Building your CV? Here are the Ins and Outs of CV Formatting

“A well-structured CV represents effort and time given into crafting yourself.”

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BY Jared Carl Millan - 19 Sep 2017

Building your CV? Here are the Ins and Outs of CV Formatting

PHOTO CREDIT: Getty Images

You may know what your CV may contain, which ones to highlight and which ones to play down. You may already know how long it will run and the kind of paper on which to print it. But when it comes to building your CV, should you include a photo of yourself or not? What’s the right typeface to use (serif or sans-serif), and what size?

More importantly, how should it be presented on a purely aesthetic level?

You may think that these stuff are trivial. After all, a CV should be about its content, not its design. But you may be surprised that a lot of employers consider this aspect when they decided whether or not to call a candidate in for an interview.

“The role of formatting represents how much the candidate would like the job,” says Rina Loh, co-founder at “A well-structured CV represents effort and time given into crafting yourself.”

So as a candidate, you should therefore spend an extra effort making sure that it is visually appealing. You can start by selecting one of the classic serif typefaces for your CV. Serif fonts are those that have extra tails in their letters such as Times New Roman and Garamond. Not only are they clean, but they also offer an air of professionalism about them.

As much as possible, stick to one typeface throughout the CV, or if you must, you can use two at the most. “I wouldn't read a CV with too many fonts and colors,” says Alessia Anniballo, general manager at “There are tons of free templates around. If a person can't dedicate 10 minutes of time to find and modify a nice template, there is no reason for me to waste my time reading that CV.”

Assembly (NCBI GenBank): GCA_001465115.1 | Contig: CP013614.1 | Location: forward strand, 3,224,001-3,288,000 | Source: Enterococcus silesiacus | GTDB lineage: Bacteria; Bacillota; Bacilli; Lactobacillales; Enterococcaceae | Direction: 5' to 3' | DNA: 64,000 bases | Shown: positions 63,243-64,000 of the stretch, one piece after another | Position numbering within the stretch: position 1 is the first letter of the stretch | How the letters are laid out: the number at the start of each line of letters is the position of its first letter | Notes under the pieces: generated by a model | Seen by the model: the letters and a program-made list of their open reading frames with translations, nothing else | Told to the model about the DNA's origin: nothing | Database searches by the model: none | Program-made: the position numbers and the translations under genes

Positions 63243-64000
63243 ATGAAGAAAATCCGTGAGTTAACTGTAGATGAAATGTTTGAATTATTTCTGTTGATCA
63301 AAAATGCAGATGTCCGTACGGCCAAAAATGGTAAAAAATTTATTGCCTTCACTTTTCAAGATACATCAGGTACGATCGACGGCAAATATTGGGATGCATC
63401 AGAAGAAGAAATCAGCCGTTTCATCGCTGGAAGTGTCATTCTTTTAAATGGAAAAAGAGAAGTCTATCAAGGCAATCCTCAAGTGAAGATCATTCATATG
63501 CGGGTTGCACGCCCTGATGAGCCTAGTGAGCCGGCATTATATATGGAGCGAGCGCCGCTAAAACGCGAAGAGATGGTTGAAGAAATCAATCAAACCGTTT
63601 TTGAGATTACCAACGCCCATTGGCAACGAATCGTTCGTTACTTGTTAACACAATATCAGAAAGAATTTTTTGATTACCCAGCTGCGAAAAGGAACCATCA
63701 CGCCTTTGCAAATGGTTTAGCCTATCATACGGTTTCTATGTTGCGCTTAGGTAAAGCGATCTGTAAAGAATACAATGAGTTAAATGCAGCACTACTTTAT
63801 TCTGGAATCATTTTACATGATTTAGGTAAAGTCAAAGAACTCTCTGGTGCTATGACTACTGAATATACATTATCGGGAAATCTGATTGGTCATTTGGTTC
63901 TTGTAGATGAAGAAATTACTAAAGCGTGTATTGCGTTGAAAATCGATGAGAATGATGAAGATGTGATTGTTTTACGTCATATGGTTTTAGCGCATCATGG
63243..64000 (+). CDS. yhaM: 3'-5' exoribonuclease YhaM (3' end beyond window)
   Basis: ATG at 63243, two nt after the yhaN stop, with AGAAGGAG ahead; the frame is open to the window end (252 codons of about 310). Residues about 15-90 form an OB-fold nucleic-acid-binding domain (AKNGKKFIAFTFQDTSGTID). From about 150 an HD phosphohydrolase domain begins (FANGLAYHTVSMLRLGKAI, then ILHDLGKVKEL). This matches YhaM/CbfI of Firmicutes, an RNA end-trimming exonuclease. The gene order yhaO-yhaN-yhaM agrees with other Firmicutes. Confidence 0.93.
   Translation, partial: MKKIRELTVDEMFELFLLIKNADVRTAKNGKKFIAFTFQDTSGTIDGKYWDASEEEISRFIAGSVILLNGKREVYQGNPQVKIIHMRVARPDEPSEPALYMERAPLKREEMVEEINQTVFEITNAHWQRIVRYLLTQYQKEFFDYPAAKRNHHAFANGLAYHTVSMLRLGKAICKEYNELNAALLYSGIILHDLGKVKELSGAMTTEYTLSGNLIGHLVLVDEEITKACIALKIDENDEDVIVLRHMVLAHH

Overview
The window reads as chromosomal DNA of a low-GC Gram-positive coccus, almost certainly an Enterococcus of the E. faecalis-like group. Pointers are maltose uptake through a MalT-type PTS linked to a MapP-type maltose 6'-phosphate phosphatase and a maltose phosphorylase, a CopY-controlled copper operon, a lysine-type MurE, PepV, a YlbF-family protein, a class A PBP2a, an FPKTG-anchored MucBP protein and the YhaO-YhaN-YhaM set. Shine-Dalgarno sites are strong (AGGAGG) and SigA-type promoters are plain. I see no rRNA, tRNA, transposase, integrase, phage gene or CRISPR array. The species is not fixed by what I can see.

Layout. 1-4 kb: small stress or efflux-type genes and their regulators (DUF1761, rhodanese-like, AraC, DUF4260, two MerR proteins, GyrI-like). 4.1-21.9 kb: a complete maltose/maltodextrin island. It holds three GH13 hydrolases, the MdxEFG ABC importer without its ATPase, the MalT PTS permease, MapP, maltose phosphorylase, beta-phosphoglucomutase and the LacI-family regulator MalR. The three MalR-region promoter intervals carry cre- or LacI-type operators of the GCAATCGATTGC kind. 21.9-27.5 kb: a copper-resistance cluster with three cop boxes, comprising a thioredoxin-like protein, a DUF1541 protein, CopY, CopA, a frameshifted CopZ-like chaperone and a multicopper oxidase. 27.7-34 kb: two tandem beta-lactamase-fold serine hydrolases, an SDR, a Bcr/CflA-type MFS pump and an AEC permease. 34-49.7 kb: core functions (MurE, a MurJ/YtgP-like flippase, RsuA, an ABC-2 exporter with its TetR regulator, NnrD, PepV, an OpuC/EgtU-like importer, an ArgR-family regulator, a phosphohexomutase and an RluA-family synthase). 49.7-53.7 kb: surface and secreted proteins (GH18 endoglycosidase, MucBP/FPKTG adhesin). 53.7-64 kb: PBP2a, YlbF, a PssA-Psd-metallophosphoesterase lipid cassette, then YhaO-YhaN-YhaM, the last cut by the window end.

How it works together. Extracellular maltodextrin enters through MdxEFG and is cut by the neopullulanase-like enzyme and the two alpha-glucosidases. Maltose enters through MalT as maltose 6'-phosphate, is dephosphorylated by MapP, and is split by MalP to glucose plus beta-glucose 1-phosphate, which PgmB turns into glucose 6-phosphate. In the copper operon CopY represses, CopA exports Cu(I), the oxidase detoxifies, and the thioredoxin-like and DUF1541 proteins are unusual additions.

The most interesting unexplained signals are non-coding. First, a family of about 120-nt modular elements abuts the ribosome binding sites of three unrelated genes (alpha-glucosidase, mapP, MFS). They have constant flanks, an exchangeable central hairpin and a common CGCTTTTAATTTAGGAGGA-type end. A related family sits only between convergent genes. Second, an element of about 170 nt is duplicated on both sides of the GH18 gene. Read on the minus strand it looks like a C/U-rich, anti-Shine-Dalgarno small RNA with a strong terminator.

On the other hand, sans serif typefaces like Arial, Tahoma, and Century Gothic can also be used given that they are used cleanly, coherently, and in an understated style.

There also has to be a clear sense of hierarchy in your CV. Your name and personal information should be located at the very top, and appear as the most important part of the whole document.

Furthermore, headings such as your education, past experiences, and qualifications should stand out, either by emboldening, underlining, or italicizing them. And each section must be distinctly separate from the rest.

For Joel Leong, co-founder and CEO of, “Formatting is like a first impression. I don't need a CV to be visually striking, but it needs to be clear, concise, and easy to read. Having a well-formatted CV shows me that you care and that you're likely able to understand customer needs.”

As for the format of the CV itself, it’s more debatable and open to interpretation. However, the rule of the thumb is that you want the most important information to be read first. It is a good idea to place your contact information, value statement, and experience in the first half of the page, while education, core strength, and honors at the bottom.

As for whether you should include your photo in your CV, it’s best that you trust your gut; there are no clear rules for this. However, if you think that your physical appearance is necessary for the job you’re applying for, by all means, do it.

At the end of the day, you should remember that CVs are all about content. “It's simply about making a CV easier to read. Readability matters just as much as the content itself. And that has nothing to do with a beautiful CV design,” says Keith Wang, co-founder at